My favorite albums of 2012, numbers 40 through 31

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Starting today I'll be counting down my 40 favorite albums of 2012. The usual caveat applies: I truly love all this music, but take the rankings with a grain of salt—and please bear in mind that I'm not trying to be definitive.

40. Mike Wexler, Dispossession (Mexican Summer) Another strong effort from this overlooked Brooklyn psych-rocker, who keeps his music modest and restrained. There's more than a touch of Syd Barrett-era Pink Floyd embedded in these delicate, slow-moving, slightly queasy grooves and subtly expansive arrangements, but their intimacy and beauty belongs solely to Wexler.

39. Jeremy Pelt, Soul (HighNote) For the last few years this quintet led by trumpeter Jeremy Pelt (with tenor saxophonist J.D. Allen, pianist Danny Grissett, bassist Dwayne Burno, and drummer Gerald Cleaver) has been the best straight-ahead working band in jazz, and on the moody, ballad-heavy Soul they proved that no contemporary group had so flawlessly internalized the pin-drop aesthetics and intuition of the classic Miles Davis Quintet with Wayne Shorter. Alas, Soul also turns out to be the group's swan song, but what a way to go out.

38. Ivar Grydeland, Bathymetric Modes (Hubro) On his first solo record, Huntsville guitarist Ivar Grydeland elegantly combines his love of drone and American Primitive guitar in delicate multitracked hybrids that hypnotize and dazzle. A few guests turn up, including the French clarinetist Xavier Charles, who beautifully limns the zigzag lines on "Bounce," but the Norwegian guitarist has more than enough resourcefulness and chops to make it work alone.

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37. Kevin Drumm, Relief (Editions Mego) After churning out a slew of limited edition releases through his website over the last couple of years, Kevin Drumm returns with a widely distributed knockout. Relief leaps out of the gate with churning, upper-register noise squalls, but lurking beneath the violence is an unswerving layer of meditative beauty that's always just out of reach. Is it some kind of psychoacoustic byproduct of the noise? Is it a phantom creeping in my own head? I don't know, but I hear it and it gives this 37-minute scorcher an extra layer of richness.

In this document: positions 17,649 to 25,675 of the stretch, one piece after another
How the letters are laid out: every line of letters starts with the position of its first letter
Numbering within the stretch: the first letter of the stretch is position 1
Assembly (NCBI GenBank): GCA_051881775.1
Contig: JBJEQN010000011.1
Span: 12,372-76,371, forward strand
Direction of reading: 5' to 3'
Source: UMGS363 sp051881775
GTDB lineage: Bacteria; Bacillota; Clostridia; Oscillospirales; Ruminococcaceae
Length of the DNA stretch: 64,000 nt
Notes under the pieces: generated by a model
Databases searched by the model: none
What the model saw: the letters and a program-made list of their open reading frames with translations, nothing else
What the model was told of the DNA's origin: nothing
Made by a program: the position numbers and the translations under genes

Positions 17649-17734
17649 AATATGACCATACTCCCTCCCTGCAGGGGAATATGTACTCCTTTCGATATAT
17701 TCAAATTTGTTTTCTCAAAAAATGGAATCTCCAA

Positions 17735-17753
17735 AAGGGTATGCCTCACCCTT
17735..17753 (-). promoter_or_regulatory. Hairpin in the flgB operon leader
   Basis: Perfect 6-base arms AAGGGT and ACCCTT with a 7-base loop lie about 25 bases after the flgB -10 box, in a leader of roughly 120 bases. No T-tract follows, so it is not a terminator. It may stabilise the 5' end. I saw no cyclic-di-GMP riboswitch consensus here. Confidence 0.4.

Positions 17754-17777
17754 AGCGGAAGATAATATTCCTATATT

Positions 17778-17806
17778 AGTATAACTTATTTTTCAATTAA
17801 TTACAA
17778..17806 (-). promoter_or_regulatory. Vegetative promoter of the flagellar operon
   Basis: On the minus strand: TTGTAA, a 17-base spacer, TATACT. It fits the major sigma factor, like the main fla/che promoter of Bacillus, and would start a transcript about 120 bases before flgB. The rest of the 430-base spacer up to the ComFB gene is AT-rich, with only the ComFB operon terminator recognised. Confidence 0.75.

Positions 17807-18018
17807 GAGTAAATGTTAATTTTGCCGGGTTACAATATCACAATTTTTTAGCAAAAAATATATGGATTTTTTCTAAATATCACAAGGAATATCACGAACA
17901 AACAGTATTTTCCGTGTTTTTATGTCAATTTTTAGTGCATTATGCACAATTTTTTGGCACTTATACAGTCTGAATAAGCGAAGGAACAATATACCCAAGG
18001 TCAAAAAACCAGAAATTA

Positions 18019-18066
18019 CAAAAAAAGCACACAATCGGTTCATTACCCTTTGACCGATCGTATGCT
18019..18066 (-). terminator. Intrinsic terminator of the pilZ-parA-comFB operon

36. Eivind Opsvik, Overseas IV (Loyal Label) This project led by New York-based Norwegian bassist Eivind Opsvik (with saxophonist Tony Malaby, drummer Kenny Wollesen, and pianist Jacob Sacks) has been one of my favorite jazz groups over the last decade, but on its fourth album the group shakes things up in a big way. Sacks switches primarily to the harpsichord and, with the inclusion of wonderfully cranky guitarist Brandon Seabrook, the band is now a quintet, leaving its loose postbop in the dust in favor of elliptical grooves, jagged counterpoint, and fascinating timbre that together evade any easy categorization, even though the jazz-grade improvisational fire remains.

35. Neneh Cherry & the Thing, The Cherry Thing (Smalltown Supersound) Neneh Cherry made the comeback of the year, partnering with the powerhouse Scandinavian free jazz group the Thing. Driven by shared aesthetic interests, rawness, and a fiercely exploratory spirit, The Cherry Thing tackles tunes by Ornette Coleman and Cherry's stepfather Don with the same go-for-broke soul they brought to proto-punk tunes by the Stooges and Suicide.

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34. J.D. Allen Trio, The Matador and the Bull (Savant) The superb tenor saxophonist J.D. Allen keeps up a winning streak with this rugged trio, featuring bassist Gregg August and drummer Rudy Royston, making its fourth great album together in the last five years. All but two of the 12 tracks on The Matador and the Bull are shorter than four minutes, yet Allen and his cohorts have plenty to say within those confines, and they've never sounded more tapped into one another than they do here.

33. Aaron Dilloway, Modern Jester (Hanson) The onetime Wolf Eyes noise miscreant serves up his magnum opus. Tape is Aaron Dilloway's medium and he uses it to transform all kinds of elusive sounds from field recordings, in-the-red synthesizer passages, backwards percussion, and alien voices. It's impossible to nail down the provenance of anything here and it hardly matters—for Dilloway it's all raw material.

32. Dr. John, Locked Down (Nonesuch) Although Mac Rebennack failed to fully reclaim his Night Tripper persona on this record produced by Dan Auerbach of the Black Keys, he nonetheless made his best album in decades, charged by Ethiopian grooves, psychedelic soul, and natural Crescent City vibes. It's rare that a veteran musician allows an upstart to give him a jolt, but in this case it seems simply to have reminded Dr. John how to do what he does better than anyone else.

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31. Henry Threadgill Zooid, Tomorrow Sunny/The Revelry, Spp (Pi) Drawing a sixth voice into Zooid—Henry Threadgill's dense, laterally stacked band where for each tune the players are assigned clusters of intervals within which they can range freely—was a risk, but on its first album since cellist Christopher Hoffman joined the fold it pays plenty of dividends, adding extra color, texture and melodic counterpoint.

Go here for numbers 30 through 21.

Go here for numbers 20 through 11.

Go here for numbers 10 through 1.

Today's playlist:

Erkin Koray, Elektronik Türküler (World Psychedelia)
Juusk, Juusk (Talik)
Trondheim Jazz Orchestra & Øyvind Brække, Migrations (MNJ)
Jon Mendle, L'Infidele (In a Circle)
Stefano Battaglia Trio, The River of Anyder (ECM)

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